The main trick when we say "no", however, is to move on. Not all decisions will be as easy as mine. Some decisions will be much tougher and we could feel some pangs of remorse after turning someone or something down. In order to fight through that, we have to put the instance out of our minds. We said "no" and the case is closed. We can't look back and wonder.

If we do, we might inadvertently ignore that perfect "yes" that's coming our way.

When have you said "no"? Any stories about saying no and it being the perfectly right decision?

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Speaking Event: Orientation at Christopher Newport University

In just a few short weeks, I'll be visiting Newport News, Virginia for the first time in order to speak to the incoming freshman class at Christopher Newport University. This is my first event booked in conjunction with CAMPUSPEAK. We'll be talking about how to pack as much as possible into the next four years in order to finish college and find who we are in the process. I firmly believe that the point of college isn't to find a job as much as it is to find an identity. It's also a great time to find a cause or a passion that stirs us and motivates us through the next phase of life.

One cool thing I've learned about CNU is that each freshman is given a penny. When they graduate, a tradition is to toss that same penny into a fountain on campus, bookending one's journey as a Captain.

See you soon, #CNU16!

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Great Speakers Commit

Note: I'm excited to announce today that I've created a new weekly email for those who are professional or aspiring speakers. Each week, I'll send you fresh tips, ideas, and resources to help you elevate your speaking game. This content won't be anywhere else online, so sign up for Speak UP today! I think that one of the fine lines between a good speaker and a great speaker is commitment. Great speakers commit to their topic, their delivery, and their audience. Here's what I mean:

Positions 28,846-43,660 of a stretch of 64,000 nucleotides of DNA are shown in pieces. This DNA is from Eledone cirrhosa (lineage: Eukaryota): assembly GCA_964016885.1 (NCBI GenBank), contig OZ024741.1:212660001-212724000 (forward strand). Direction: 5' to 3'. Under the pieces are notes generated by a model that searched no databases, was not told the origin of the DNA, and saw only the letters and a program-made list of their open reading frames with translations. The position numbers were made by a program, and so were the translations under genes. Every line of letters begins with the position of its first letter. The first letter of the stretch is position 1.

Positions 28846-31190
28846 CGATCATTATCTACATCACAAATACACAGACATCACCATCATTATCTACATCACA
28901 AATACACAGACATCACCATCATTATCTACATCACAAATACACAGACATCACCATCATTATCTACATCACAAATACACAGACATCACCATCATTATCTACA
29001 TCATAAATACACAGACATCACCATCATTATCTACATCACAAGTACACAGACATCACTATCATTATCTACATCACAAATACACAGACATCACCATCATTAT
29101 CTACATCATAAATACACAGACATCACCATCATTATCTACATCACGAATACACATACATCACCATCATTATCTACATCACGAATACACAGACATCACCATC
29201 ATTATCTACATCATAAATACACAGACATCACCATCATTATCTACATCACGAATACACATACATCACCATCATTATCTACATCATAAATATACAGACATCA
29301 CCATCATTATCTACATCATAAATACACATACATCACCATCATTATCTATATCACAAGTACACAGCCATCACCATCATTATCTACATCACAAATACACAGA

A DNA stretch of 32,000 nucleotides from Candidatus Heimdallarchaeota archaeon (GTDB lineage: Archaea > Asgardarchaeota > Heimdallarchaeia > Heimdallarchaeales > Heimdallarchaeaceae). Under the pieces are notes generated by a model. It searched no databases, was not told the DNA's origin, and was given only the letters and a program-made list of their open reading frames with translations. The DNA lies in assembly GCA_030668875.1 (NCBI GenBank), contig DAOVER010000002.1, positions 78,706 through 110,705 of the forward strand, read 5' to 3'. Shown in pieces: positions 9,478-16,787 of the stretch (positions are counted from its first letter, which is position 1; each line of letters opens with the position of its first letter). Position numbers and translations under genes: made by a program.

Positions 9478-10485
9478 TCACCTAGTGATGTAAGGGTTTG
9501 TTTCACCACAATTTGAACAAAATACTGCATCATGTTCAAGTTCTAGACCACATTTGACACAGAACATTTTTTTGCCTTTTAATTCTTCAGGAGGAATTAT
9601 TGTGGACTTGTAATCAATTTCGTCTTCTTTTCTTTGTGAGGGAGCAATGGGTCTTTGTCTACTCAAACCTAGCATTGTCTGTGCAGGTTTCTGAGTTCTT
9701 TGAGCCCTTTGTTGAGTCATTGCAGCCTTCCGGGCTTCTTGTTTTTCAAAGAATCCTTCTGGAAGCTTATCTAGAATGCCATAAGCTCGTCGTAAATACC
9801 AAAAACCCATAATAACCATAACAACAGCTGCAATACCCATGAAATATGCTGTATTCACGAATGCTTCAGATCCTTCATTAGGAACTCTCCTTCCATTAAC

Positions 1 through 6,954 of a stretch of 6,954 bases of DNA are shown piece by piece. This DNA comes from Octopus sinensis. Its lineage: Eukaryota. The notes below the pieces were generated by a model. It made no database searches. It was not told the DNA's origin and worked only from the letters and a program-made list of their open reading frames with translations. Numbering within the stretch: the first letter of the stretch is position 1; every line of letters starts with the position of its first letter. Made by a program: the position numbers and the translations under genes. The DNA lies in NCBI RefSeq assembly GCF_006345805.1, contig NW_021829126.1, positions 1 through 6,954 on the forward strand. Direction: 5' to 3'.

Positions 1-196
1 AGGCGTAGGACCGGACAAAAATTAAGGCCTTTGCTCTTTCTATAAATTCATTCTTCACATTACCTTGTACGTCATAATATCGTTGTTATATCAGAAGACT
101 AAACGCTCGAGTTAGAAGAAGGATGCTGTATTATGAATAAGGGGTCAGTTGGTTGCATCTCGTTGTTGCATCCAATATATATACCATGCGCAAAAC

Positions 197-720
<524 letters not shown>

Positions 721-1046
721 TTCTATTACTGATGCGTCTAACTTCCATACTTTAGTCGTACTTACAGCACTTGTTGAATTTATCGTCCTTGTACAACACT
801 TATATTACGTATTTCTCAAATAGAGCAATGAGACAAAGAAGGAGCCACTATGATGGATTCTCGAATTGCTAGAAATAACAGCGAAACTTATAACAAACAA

Commit to your topic

As I'll be sharing at the International Toastmasters Convention in a few weeks, the best (paid) speakers have a core story, often shaped by who they are. This story then lets them find a niche to market to in order to land paid speaking gigs. While stories and topics can change over time, you can tell when a speaker is committed to a topic. She can recite facts and examples with ease, as if lost in a deep personal conversation. She has a treasure trove of resources and anecdotes at her fingertips because she knows her topic so well. She's up on the latest findings and even has her own opinion of them. She's read all the books on the subject and may be working on one of her own. It's part of her. You know when you've seen this kind of knowledge in a speaker and no doubt it's someone who is truly great.

Commit to your delivery

Michael Grinder, who taught me a lot about public speaking, did a bit in one of his sessions. He was extolling us to watch great politicians or televangelists speak (or preach) in order to observe their delivery skills. He then immediately launched into his most saccharine and charismatic impression of a TV preacher. In no time, the audience was laughing, clapping, and nodding along and his suggestion was burned into our memories. He could have said one line in that voice or with those gestures, but he carried on for a solid minute. It was a risk (we might not have been humored), but he committed to the bit and it paid off in teaching a solid lesson.